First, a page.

DescriptionThis conceptual analysis offers an account of the practice of dog keeping by translating it into the selection-by-consequences framework (Skinner, 1981). To that aim, the notions of interlocking behavioural contingencies, meta-contingencies, and verbal behaviour are emphasized. First, the origins of cooperation of early humans (i.e., hunter-gatherers) and dogs are discussed considering the three levels of selection (natural, behavioural and cultural). Implications from this historical account to modern-day dog owning are presented (e.g., artificial selection of dogs). Second, the subsequent cultural practice of dog owning in its various forms (e.g., human-dog interactions) is explored. Finally, the question why dog keeping has sustained over millennia as a cultural practice is addressed by means of verbal behaviour (e.g., rulegoverned and contingency-shaped behaviour).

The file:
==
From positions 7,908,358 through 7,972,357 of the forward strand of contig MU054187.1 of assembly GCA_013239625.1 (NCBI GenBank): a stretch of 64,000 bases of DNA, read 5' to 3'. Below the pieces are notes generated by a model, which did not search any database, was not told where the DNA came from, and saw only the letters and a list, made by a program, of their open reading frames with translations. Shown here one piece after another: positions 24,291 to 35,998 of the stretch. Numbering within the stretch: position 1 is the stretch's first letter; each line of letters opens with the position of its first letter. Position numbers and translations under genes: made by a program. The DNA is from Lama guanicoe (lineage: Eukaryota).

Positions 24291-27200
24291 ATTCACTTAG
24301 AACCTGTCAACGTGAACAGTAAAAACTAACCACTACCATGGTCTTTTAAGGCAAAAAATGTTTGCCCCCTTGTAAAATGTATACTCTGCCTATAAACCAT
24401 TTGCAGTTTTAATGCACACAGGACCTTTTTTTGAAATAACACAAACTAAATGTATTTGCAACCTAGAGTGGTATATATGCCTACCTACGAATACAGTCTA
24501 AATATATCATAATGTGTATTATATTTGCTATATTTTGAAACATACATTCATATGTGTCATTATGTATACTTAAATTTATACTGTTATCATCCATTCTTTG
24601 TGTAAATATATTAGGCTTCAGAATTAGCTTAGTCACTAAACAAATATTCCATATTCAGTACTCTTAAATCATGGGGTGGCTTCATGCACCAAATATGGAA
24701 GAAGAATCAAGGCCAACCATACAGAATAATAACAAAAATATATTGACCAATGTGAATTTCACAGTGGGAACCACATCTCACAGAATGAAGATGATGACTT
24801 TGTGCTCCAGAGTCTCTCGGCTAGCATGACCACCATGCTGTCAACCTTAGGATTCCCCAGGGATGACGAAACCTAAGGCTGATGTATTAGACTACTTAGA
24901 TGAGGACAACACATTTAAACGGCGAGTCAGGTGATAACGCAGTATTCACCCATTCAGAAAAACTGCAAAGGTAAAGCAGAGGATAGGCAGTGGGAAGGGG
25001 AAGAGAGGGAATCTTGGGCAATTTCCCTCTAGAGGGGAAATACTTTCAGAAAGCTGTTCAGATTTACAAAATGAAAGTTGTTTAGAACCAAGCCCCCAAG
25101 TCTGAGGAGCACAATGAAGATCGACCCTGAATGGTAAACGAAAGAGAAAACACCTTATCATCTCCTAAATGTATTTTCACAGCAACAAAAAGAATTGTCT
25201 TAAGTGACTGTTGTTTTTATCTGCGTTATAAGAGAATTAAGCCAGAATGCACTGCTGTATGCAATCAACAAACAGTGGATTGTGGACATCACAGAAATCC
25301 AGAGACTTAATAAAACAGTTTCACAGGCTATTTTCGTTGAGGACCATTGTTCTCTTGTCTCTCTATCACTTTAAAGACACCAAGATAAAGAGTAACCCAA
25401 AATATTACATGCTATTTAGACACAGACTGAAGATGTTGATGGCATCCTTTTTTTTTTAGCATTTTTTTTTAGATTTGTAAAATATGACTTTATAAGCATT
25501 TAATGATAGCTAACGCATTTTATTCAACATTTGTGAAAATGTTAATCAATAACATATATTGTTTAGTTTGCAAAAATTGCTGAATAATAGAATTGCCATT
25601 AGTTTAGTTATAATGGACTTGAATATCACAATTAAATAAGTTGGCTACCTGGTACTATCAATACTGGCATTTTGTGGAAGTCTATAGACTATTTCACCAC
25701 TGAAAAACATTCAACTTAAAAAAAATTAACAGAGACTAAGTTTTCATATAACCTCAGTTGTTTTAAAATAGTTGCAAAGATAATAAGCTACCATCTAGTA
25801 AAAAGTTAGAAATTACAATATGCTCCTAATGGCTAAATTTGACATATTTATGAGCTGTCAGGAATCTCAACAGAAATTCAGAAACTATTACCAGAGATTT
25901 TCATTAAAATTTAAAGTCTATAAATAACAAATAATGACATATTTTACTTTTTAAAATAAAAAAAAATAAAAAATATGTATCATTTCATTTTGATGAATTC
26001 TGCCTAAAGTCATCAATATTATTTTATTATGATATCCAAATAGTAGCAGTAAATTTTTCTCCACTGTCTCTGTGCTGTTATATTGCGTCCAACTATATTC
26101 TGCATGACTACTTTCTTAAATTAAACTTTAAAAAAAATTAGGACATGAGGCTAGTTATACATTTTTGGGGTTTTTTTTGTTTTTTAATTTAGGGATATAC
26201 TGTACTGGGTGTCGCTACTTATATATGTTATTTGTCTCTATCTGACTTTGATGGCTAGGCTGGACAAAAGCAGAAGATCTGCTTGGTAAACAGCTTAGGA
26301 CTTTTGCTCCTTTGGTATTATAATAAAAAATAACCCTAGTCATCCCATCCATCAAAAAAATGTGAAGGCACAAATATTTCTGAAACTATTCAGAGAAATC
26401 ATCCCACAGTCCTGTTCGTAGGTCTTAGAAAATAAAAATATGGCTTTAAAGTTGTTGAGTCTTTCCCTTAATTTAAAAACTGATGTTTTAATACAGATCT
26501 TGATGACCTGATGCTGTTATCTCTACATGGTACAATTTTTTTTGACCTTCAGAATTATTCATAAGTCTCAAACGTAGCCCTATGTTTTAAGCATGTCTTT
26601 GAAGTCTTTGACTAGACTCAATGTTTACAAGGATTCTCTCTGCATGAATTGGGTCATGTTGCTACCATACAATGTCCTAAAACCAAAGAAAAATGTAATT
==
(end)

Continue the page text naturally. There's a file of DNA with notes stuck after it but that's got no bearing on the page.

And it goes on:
|Period||27 Apr 2019|
|Event title||Norsk Atferdsanalytisk Forening (Norwegian Behaviour Analytic Association)|
|Degree of Recognition||National|
Documents & Links
Applied behaviour analysis of owner-dog interactions: Assessment and intervention for behavior change, and animal welfare
Student thesis: Doctoral Thesis › Doctor of Philosophy